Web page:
“We know that this is a difficult time for everyone but we must still be here for animals who are suffering, and we are appealing for animal lovers to give whatever they can to help us.”
The RSPCA’s emergency appeal has been backed by comedian Ricky Gervais. The charity manages 19 national centres and four hospitals, and as of 26 March was caring for almost 3,300 animals.
Closed zoos appeal for public support
Zoos and conservation charities are also asking for the public’s support, as they lose all income deriving from visitors but still need to provide for their animals.
The Zoological Society of London (ZSL), which manages the London Zoo and the Whipsnade Zoo, is among those that have launched an emergency appeal. The London Zoo closed on 21 March for the first time since the Second World War.
The appeal said: “Covid-19 has had a huge impact on everyone, and it is with a heavy heart that we’ve had to close ZSL London and Whipsnade Zoos’ doors to the public for the duration of the crisis. But inside the zoos, life goes on, as our dedicated keepers and vets feed and care for our more than 20,000 animals.
“This costs many thousands of pounds every day, so we really do need your help.”
Dominic Jermey, director general at ZSL, has published a blog explaining how zoo staff keep caring for animals at this time. Some staff are currently sleeping at the zoo’s facilities to avoid the commute.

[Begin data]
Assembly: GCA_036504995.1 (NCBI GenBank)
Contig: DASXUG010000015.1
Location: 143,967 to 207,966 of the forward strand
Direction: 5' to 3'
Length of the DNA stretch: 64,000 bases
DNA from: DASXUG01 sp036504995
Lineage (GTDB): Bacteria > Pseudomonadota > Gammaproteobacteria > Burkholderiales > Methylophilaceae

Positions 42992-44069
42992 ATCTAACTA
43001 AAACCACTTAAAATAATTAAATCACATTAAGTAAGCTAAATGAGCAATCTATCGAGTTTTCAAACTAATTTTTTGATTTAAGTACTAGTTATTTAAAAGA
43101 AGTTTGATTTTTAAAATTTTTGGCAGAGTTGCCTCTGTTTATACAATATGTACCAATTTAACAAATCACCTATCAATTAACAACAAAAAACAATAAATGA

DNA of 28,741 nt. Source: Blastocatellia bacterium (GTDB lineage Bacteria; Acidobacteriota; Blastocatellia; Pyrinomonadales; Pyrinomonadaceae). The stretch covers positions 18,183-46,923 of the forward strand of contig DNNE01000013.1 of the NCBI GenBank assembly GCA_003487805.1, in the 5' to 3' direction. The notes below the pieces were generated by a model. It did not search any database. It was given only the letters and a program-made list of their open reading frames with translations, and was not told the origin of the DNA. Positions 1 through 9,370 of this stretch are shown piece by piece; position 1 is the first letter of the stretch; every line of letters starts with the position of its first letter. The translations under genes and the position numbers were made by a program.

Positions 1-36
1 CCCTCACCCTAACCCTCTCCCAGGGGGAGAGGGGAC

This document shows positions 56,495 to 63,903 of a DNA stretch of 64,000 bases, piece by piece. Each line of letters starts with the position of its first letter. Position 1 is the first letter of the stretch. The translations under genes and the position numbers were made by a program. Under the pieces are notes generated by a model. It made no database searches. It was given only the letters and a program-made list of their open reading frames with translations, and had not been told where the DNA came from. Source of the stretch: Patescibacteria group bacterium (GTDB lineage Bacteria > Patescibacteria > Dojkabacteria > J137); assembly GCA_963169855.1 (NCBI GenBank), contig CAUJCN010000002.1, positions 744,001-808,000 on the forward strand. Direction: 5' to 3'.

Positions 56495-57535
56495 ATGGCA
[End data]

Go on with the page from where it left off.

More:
He wrote: “Behind the scenes at ZSL London Zoo, vets have performed routine health checks on Oni the pregnant okapi, Thug the pygmy hippo has continued to receive his daily dental care and, when possible, Noemie and Ghengis, the Bactrian camels, have been taken on their regular walks around the zoo.”
Other conservation charities that have launched fundraising appeals include the Zoological Society of Hertfordshire and the Bristol Zoological Society.
Many small animal charities are facing similar issues, from farms to shelters, because they rely on ticket sales, shops, cafes or fundraising events to survive.
Deen City Farm in Merton, South London, is a small animal charity that hosts about 40 animals. While it is normally free to visit, it says most of its income comes from its shop and cafe.
It put out an emergency appeal in March, which raised £21,000 in a week. In a video on the charity’s Twitter profile, manager Nick Golson said maintaining the farm costs about £32,000 a month.
He added: “We have been overwhelmed by the amazing response to our fundraising appeal. Thank you to everyone who has donated so we can go on looking after the animals.
“It has made us even more determined to make sure we can get through this difficult time and welcome everyone back to the farm as soon as we can.”
Some animal charities, like wildlife hospital Tiggywinkles, are also asking for donations of supplies, old newspapers and other items, and have compiled an Amazon Wishlist for supporters who prefer to donate this way.
Editor's note - 14.50
The photo on this story has been updated to avoid confusion.